Director Atsushi Takahashi meanwhile knows how to showcase Kimura's art in a way that doesn't just sideline it as a backdrop to the action, but makes the city one of the film's living, breathing protagonists, as it was in Tekkon Kinkreet. Takahashi's directing tends to favor slow pacing, long shots, and atmosphere, although he does a great job shifting in the action scenes to a vernacular that is closer to spectacular Hollywood blockbuster than art house. That directing style works perfectly with the art by Kimura.
The film opens in grand style by immediately announcing its powerful vision of the city. The camera slowly pans up from the protagonist at the bottom of the staircase, nearly invisible amidst the chaos of claustrophobically cluttered, dun-colored hilliside homes, gradually revealing one grander and grander opulent construction after another, extending up and up in a seemingly endless vertical ascent, cranes resting gingerly like cleaner birds on the hide of some giant golem-like beast, finally reaching its resting point at the tip of a strange Tower-of-Babel-like structure at the heart of the city. It's an appropriately cinematic opening showing that Takahashi knows how to create a sense of scale befitting a feature film, something lacking in a lot of franchise films.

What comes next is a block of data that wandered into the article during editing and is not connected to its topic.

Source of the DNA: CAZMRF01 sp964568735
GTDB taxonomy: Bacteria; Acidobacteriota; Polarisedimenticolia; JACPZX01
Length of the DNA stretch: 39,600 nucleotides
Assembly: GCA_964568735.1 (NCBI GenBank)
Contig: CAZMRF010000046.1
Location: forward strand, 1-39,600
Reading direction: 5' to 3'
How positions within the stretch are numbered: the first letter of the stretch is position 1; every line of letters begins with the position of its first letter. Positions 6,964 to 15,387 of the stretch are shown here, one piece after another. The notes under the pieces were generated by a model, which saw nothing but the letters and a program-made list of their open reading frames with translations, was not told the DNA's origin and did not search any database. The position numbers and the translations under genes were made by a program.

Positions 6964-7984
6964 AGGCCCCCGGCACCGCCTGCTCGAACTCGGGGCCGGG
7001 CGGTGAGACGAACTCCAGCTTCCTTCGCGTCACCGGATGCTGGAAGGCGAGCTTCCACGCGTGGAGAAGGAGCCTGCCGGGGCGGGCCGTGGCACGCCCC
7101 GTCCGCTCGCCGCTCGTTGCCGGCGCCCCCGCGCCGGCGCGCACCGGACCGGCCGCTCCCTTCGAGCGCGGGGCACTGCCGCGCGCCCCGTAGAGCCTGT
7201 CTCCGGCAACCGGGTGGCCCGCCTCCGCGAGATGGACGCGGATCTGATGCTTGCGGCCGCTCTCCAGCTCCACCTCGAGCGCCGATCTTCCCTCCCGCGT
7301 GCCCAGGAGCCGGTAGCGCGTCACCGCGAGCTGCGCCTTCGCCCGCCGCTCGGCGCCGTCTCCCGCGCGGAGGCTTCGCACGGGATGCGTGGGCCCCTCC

I'm not very familiar with Atsushi Takahashi's resume, but in my mind his name is synonymous with episode 12 of Kemonozume, which is the standout episode of the show, and probably one of the greatest TV anime episodes ever. He is one of the few directors I've seen who brings something different to his animation - not just a more poetic sensibility, but the technical grounding (borne of experience at Ghibli under Miyazaki) to execute it convincingly and cinematically. His style is artistic and stylish, but without the in-your-face formalistic flourishes of Toei-school directors such as Mamoru Hosoda. Style seems subservient to creating a feeling of the reality of the world inhabited by the characters.
The film is unsurprisingly bookended by two very exciting and well-animated action scenes. Although this feels like rote film structure, it's hard to imagine something more satisfying for a good entertainment movie than opening and ending with a bang, and this movie does that well. The opening chase with the eyeball blob comes across as something of a reprise of the chase through the corridors with Kaonashi in Spirited Away. It's a scene that makes good use of the large scale of the city, with the protagonist and the beast eventually falling from the tracks down, down, down through an endless vast expanse of space and crashing down into firmament that seems only to have been built on older parts of the city. It's in this forgotten precinct where the protagonist unleashes the Baku-like beast who eats bad memories rather than dreams.